Lady Coventry’s Escort (1892)

'Lady Coventry's Escort' by Eyre Crowe A.R.A. (1892)

‘Lady Coventry’s Escort’ by Eyre Crowe A.R.A. (1892). Reproduction from Royal Academy Pictures, 1892, p. 61

Medium: oil

Size: 50 x 74 inches

Exhibited: Royal Academy, 1892; University of Minnesota, 1974 (sketches)

Current owner: Private collection

Original caption: ‘Lady Coventry, having been insulted in the park Sunday se’night, the King (George II) heard of it and said that to prevent the same for the future, she should have a guard, etc.’

The quotation accompanying the picture came from Horace Walpole’s Letters, and referred to the vain action of the celebrated beauty Lady Maria Coventry (1733-1760) in taking up King George II’s offer of an escort of two servants of the guard and 12 soldiers to accompany her on a walk through Hyde Park, after she had been mobbed the previous week by people eager to see her face.

Three sketches for the picture were sold at auction in 1972 and 1973, and were exhibited at the University of Minnesota in 1974 as part of the exhibition ‘The Art of Mind of Victorian England: Paintings from the Forbes Magazine Collection’. The painting itself was part of the collection of Columbia College (now Loras College), Dubuque, Iowa, until 1977, and is now in a private collection.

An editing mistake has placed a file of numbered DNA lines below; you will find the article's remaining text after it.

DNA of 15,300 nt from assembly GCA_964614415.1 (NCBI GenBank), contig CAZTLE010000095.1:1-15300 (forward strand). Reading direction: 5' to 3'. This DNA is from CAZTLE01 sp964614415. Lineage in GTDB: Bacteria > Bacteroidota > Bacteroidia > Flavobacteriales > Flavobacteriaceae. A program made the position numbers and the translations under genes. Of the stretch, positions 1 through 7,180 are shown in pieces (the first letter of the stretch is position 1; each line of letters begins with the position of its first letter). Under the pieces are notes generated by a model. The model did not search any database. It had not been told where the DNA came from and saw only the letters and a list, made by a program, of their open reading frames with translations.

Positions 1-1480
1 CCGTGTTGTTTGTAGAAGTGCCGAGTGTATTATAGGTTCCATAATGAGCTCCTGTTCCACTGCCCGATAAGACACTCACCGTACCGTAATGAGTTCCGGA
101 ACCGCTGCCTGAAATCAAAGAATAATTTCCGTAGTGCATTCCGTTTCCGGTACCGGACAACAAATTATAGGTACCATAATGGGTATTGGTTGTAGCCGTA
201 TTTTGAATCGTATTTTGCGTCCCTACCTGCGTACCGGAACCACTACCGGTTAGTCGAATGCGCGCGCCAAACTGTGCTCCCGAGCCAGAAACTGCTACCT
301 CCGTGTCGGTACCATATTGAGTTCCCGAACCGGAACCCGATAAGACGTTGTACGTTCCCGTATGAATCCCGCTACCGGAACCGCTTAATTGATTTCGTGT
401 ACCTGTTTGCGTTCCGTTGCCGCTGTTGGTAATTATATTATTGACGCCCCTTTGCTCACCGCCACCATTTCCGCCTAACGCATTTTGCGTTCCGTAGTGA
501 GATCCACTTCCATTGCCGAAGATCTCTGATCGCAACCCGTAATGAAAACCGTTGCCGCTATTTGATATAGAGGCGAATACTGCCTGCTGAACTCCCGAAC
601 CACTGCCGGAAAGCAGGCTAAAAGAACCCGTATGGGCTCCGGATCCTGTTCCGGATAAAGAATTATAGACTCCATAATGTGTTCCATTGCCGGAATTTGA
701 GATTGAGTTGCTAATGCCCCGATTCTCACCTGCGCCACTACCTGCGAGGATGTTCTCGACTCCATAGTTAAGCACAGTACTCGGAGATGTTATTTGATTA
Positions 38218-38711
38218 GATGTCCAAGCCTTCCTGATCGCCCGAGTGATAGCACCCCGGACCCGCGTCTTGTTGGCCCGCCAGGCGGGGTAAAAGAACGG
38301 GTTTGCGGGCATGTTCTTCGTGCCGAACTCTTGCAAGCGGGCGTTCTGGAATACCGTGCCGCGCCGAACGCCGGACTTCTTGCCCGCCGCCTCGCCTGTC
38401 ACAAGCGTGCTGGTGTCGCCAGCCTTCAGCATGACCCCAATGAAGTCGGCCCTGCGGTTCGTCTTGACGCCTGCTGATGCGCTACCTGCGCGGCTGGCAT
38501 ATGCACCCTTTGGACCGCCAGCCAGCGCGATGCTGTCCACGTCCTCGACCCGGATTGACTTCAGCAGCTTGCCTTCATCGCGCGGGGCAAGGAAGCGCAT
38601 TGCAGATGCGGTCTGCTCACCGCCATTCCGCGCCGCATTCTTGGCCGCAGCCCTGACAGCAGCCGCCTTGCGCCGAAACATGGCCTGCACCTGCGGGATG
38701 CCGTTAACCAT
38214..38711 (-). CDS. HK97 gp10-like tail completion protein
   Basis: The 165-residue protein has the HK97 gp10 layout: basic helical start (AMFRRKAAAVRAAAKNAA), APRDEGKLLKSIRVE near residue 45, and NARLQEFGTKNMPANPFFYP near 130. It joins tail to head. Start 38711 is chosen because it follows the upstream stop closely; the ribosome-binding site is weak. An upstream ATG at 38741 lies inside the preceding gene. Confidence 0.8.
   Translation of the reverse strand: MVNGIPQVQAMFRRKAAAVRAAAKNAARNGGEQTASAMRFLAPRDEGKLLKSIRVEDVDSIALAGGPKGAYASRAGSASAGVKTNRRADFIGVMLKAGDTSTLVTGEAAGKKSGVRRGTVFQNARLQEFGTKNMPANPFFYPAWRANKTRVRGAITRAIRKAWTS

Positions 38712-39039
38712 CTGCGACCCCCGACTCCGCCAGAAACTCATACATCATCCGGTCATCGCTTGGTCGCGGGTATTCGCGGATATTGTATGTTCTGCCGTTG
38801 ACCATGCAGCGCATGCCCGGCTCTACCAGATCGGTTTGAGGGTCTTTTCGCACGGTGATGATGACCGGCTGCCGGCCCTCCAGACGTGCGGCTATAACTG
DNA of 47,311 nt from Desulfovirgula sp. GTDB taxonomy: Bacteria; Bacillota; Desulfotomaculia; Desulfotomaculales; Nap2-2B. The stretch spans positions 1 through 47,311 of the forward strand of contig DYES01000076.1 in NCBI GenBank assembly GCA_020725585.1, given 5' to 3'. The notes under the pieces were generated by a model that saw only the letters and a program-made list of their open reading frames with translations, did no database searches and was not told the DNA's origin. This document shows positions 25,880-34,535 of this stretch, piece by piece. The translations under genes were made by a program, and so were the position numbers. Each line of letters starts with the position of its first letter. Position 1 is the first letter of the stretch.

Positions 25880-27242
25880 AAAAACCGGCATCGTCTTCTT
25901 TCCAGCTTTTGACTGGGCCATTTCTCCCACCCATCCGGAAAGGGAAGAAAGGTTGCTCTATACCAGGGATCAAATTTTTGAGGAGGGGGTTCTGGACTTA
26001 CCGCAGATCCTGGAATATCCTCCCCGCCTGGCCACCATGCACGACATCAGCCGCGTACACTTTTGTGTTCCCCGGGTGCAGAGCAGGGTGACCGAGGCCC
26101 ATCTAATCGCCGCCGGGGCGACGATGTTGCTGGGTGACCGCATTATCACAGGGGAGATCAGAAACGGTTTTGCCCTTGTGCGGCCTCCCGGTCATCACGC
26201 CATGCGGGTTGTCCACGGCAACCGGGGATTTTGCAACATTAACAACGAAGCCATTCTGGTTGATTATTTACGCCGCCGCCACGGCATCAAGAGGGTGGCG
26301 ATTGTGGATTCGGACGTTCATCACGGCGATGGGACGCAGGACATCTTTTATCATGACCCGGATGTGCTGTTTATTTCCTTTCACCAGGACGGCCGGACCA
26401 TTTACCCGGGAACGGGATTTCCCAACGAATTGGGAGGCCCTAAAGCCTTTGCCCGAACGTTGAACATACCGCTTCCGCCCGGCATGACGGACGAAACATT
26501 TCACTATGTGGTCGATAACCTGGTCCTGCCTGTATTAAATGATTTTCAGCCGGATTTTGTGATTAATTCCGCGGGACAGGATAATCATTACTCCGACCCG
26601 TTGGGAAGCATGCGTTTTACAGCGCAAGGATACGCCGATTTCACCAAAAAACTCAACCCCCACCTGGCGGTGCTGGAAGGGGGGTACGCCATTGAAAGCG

The Scotsman, 7 May 1892:

Mr Eyre Crowe, the Associate… is responsible for a very bad picture, painted on a large scale, which he calls ‘Lady Coventry’s Escort’ (535). That is should have been hung on the line is not creditable to the Hanging Committee.

The Times, 21 May 1892:

Mr Eyre Crowe [has] a picture (535) which the French would expressively describe as inqualifiable. By what fatality is is that certain painters, whose hand and eye are not what they were, still attack the most complicated and difficult subjects? A simple portrait, a simple landscape, from their brush might pass without offence; but they attempt a crowd, an elaborate piece of history, a picture with much action and movement in it, and they leave the critic and the public no option.

Saturday Review, 21 May 1892:

Even Mr. Eyre Crowe has learnt a modern “tip” for the tree-painting of “Lady Coventry’s Escort” (535)

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